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Improving the trustworthiness of autonomous systems

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Research which will improve the ability of autonomous systems to make decisions has received new funding.

The OU is a project team member for the £3 million Trustworthy Autonomous Systems (TAS) programme, which has just received funding from the UKRI TAS programme.

The TAS Node in Resilience project brings together the disciplines of computer science, engineering, law, mathematics, philosophy and psychology from five UK universities, and a host of industrial partners, to develop a comprehensive toolbox of principles, methods, and systematic approaches for the engineering of resilient autonomous systems so that they can make decisions that are more aligned with technical and social requirements.

An autonomous system is software-driven that can perform complex tasks in the real world without a human directing them.

Developing ‘truly resilient autonomous systems’

According to Dr Radu Calinescu, Reader in the Department of Computer Science at the University of York, and Principal Investigator for the project, despite technological advances which have made autonomous systems possible, there are several limitations that prevent them from being introduced safely as they cannot yet adapt to unexpected situations.

Bashar Nuseibeh, Professor of Computing at the OU said: “To be truly resilient, autonomous systems must be able to adapt and evolve as faults, failures and uncertainties become apparent. Our experience in adaptive systems and requirements engineering will enable us to develop systems that can handle unexpected disruptions.”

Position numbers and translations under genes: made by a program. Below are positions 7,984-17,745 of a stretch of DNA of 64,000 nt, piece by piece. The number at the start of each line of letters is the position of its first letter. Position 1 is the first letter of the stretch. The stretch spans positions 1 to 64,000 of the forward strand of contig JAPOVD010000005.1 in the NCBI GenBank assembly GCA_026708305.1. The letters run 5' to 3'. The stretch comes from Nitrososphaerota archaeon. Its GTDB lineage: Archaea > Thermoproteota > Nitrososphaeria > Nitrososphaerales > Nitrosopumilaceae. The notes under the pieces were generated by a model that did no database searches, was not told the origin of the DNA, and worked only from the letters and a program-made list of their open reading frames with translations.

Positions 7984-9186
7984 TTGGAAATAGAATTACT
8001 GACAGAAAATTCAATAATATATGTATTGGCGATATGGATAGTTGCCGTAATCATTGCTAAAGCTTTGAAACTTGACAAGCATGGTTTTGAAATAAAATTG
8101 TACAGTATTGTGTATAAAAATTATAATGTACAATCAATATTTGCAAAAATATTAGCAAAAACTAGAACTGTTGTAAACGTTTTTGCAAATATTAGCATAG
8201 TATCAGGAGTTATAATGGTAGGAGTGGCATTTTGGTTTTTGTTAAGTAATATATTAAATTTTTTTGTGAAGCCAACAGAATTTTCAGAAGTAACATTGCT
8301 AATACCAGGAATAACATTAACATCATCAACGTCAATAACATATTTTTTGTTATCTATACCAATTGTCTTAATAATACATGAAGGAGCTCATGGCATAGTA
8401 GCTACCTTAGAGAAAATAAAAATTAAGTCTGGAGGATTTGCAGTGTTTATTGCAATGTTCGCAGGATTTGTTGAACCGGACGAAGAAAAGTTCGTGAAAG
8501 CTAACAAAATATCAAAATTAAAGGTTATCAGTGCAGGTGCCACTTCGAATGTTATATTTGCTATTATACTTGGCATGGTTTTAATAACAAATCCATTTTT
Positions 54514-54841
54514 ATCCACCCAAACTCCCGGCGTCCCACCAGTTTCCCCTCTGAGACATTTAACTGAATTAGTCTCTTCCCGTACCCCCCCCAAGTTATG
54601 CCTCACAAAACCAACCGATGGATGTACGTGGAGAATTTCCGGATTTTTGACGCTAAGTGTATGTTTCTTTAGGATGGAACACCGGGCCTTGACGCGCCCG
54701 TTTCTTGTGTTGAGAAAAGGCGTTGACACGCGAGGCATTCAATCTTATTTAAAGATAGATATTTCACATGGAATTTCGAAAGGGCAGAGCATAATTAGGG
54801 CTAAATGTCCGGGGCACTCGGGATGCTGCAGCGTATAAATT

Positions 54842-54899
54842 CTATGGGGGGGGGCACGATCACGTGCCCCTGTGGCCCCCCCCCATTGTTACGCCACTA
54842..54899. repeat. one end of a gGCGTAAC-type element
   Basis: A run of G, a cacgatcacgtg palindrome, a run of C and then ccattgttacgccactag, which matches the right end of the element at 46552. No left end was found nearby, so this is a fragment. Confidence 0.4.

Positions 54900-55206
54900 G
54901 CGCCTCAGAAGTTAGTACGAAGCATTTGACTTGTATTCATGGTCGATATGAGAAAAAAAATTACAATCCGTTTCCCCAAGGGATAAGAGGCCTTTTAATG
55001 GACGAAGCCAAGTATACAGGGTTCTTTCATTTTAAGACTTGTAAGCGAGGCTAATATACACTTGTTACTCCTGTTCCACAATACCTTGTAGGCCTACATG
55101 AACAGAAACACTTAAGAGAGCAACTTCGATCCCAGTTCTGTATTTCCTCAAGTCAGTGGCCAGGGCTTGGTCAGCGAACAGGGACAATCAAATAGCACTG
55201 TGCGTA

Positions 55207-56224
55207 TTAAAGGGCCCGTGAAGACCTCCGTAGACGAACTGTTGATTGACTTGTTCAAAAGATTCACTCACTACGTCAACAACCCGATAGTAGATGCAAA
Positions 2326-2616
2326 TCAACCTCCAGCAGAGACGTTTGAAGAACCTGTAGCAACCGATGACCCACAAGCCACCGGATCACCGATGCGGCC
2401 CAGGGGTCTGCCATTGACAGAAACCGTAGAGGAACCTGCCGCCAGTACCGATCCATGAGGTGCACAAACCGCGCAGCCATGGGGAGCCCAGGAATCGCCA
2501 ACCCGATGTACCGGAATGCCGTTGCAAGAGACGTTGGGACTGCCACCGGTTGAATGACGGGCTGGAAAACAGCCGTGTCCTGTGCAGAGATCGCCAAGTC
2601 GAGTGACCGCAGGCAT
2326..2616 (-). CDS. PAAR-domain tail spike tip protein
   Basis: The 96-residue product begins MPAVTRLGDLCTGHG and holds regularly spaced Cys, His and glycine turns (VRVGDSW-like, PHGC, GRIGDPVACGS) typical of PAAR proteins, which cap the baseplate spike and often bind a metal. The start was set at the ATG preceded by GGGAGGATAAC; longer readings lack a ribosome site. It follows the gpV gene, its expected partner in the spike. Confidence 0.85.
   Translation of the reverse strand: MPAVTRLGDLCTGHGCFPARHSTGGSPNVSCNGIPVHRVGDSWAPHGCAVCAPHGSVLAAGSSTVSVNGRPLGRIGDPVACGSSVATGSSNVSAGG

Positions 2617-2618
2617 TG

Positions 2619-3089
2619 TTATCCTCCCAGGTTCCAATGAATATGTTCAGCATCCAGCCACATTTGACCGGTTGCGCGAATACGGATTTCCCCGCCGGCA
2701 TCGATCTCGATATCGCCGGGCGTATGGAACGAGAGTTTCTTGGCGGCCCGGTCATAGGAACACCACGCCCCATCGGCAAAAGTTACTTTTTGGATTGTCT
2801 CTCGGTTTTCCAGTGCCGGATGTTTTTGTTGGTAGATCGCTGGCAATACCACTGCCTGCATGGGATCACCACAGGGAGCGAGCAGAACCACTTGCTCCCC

Emergency response applications

The project, which started on 1 November 2020 and will run to 30 April 2024, will fund a team of 13 investigators and seven post-doctoral researchers across the five universities. Testbeds at each university will validate the foundational research in domains including health and social care, emergency response, and multimodal transportation.

Dr Amel Bennaceur, OU Senior Lecturer in Computing and Communications added: "Emergencies disrupt usual operations, and how systems respond to emergencies is key for resilience. For that reason, emergency response scenarios present a key challenge for the study of resilience in trustworthy autonomous systems. Our experience at the OU in collaborative adaptation and security as well as community resilience in healthcare help us to realise this aim."

The project has two stages; first looking at how autonomous systems can be developed to be more resilient individually, and secondly looking at the socio-technical resilience of autonomous systems of systems. For example, an autonomous system of systems may support the end-to-end patient journey for a person requiring emergency assistance from a first responder, followed by admittance, care and discharge from hospital, and long-term care at home.

This project is part of the UKRI Trustworthy Autonomous Systems (TAS) programme, funded through the UKRI Strategic Priorities Fund and delivered by the Engineering and Physical Sciences Research Council (EPSRC). The TAS programme brings together the research communities and key stakeholders to drive forward cross-disciplinary fundamental research to ensure that autonomous systems are safe, reliable, resilient, ethical and trusted.

The five university partners are: The Open University, University of York, University of Sheffield, Lancaster University and University of Southampton. For more information contact Bashar Nuseibeh or Amel Bennaceur.

Read more about OU research in Computing and Communications

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